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Monday, December 09, 2019 {{ new Date().getDay() }}

Part of Mitt Romney’s strategy in the first debate Wednesday night in Denver was to play fact-checker with false facts — also known as “lies.”

After the president said that he was proposing a $5 trillion tax break, Romney responded, “I don’t have a $5 trillion cut. I don’t have a tax cut of the scale that you’re talking about.”

He was partially correct. He isn’t proposing a $5 trillion tax break — his tax cut proposals equal more than $10 trillion over the next 10 years, according to Citizens for Tax Justice.

Romney’s new tax breaks would cost about $500 billion a year. This is on top of extending the Bush tax breaks, which would cost just over $5 trillion.

The president probably didn’t point out the full cost of the Bush tax breaks because he proposes to keep the tax breaks for the middle class at a cost of about $4 trillion. But these taxes have always been temporary and are supposed to expire. Romney is proposing making them permanent along with more cuts for a total of $10 trillion in tax breaks, as we are in the middle of a so-called debt crisis.

Romney also claimed that he is not proposing new tax breaks for the rich. “…I’m not going to reduce the share of taxes paid by high-income people. High-income people are doing just fine in this economy,” he said. “They’ll do fine whether you’re president or I am.”

Notice the key word there? “Share.”

Romney simply cannot claim that he isn’t going to reduce taxes for the richest Americans — he’s just promising that his cuts won’t benefit the rich disproportionally, just as George W. Bush falsely did in 2000.

In addition to the Bush tax breaks he promises to continue, Governor Romney wants to cut the estate tax, which only the richest Americans pay, to zero. His tax breaks will almost certainly cut the taxes the richest pay — despite his promises to remove reductions.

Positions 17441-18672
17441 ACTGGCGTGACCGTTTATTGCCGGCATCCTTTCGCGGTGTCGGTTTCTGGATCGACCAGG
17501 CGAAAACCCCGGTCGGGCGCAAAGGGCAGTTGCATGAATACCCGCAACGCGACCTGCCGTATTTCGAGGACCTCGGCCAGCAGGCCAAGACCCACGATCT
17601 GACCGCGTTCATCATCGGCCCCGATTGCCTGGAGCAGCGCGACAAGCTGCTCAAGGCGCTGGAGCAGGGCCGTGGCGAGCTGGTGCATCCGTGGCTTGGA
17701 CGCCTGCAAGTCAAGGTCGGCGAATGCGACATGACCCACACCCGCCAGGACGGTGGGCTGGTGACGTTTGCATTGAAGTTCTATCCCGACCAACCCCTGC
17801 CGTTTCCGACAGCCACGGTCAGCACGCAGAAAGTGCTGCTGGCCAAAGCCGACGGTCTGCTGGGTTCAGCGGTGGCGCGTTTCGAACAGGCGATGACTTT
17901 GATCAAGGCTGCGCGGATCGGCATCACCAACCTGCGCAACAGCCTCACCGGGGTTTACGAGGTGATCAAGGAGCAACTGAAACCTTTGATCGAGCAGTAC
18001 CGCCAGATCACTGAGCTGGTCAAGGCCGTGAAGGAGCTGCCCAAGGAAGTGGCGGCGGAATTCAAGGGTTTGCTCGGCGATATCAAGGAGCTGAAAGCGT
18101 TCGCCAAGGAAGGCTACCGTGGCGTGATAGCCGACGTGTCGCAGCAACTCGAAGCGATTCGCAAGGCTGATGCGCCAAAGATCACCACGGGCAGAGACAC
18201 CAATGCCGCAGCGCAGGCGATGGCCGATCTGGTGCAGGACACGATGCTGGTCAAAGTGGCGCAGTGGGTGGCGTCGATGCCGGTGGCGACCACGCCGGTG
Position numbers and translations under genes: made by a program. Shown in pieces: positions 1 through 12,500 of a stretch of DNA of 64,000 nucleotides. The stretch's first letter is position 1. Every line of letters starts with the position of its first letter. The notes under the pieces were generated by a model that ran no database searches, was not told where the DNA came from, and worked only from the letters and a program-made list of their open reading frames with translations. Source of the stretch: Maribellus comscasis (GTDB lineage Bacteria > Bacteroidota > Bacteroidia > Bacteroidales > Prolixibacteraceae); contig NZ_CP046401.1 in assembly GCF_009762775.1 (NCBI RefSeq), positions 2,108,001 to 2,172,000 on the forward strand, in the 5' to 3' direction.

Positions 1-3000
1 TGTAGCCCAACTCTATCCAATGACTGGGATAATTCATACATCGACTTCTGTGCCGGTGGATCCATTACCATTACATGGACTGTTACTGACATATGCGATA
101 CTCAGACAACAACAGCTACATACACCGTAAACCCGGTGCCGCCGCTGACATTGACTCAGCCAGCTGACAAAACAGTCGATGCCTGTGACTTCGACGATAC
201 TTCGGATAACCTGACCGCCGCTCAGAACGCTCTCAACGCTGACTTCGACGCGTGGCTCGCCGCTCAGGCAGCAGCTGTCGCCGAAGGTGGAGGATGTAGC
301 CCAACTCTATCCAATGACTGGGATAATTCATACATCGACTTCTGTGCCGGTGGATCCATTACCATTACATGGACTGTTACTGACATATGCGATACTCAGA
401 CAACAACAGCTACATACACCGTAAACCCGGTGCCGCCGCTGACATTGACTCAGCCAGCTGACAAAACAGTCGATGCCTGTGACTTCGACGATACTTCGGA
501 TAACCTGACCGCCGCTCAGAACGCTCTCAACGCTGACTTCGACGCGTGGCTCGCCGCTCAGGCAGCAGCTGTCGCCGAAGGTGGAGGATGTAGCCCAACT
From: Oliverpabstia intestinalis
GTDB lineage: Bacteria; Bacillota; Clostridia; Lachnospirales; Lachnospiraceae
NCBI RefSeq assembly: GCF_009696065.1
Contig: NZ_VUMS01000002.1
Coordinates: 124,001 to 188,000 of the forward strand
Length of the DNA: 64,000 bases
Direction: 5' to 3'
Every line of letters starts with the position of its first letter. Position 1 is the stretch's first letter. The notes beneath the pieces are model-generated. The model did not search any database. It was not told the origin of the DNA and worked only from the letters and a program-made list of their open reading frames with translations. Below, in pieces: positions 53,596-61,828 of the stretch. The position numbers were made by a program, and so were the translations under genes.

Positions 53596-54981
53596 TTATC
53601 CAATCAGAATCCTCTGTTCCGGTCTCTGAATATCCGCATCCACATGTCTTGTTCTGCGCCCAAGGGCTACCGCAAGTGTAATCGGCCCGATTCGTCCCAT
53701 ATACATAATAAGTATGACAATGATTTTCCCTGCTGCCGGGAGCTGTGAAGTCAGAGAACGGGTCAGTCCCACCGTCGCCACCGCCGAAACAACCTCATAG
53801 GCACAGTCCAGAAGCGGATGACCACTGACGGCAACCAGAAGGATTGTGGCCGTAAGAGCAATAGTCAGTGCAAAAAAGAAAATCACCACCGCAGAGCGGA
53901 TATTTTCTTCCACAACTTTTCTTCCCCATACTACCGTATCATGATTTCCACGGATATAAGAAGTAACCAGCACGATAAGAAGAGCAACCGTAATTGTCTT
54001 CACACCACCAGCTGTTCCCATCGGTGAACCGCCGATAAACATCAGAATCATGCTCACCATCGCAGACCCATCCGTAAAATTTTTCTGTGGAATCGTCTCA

“An analysis by Citizens for Tax Justice found that even if millionaires were forced to give up all the tax expenditures that Romney has put on the table, his tax plan would still give a tax break of at least $250,000 on average for individuals making over $1 million,” the organization wrote in its “Debate Debrief.” “That is, he simply cannot back up his assertion that he is ‘not going to reduce the share of taxes paid by high- income people.’ And if he really is going to make up the revenues we’ll lose to his rate cuts, taxes would have to go up for other taxpayers.”

Romney has gone out his way to hide the specifics of his tax plan and is carefully hedging his words to make specious claims.

But let’s be clear about the facts. Mitt Romney is proposing a $10 trillion tax break. And he is clearly promising to cut the amount of taxes the richest Americans pay.

The fact that he has to do everything he can to hide this proves what a failure right-wing trickle-down economics have been.

Photo credit: AP/Chris O’Meara

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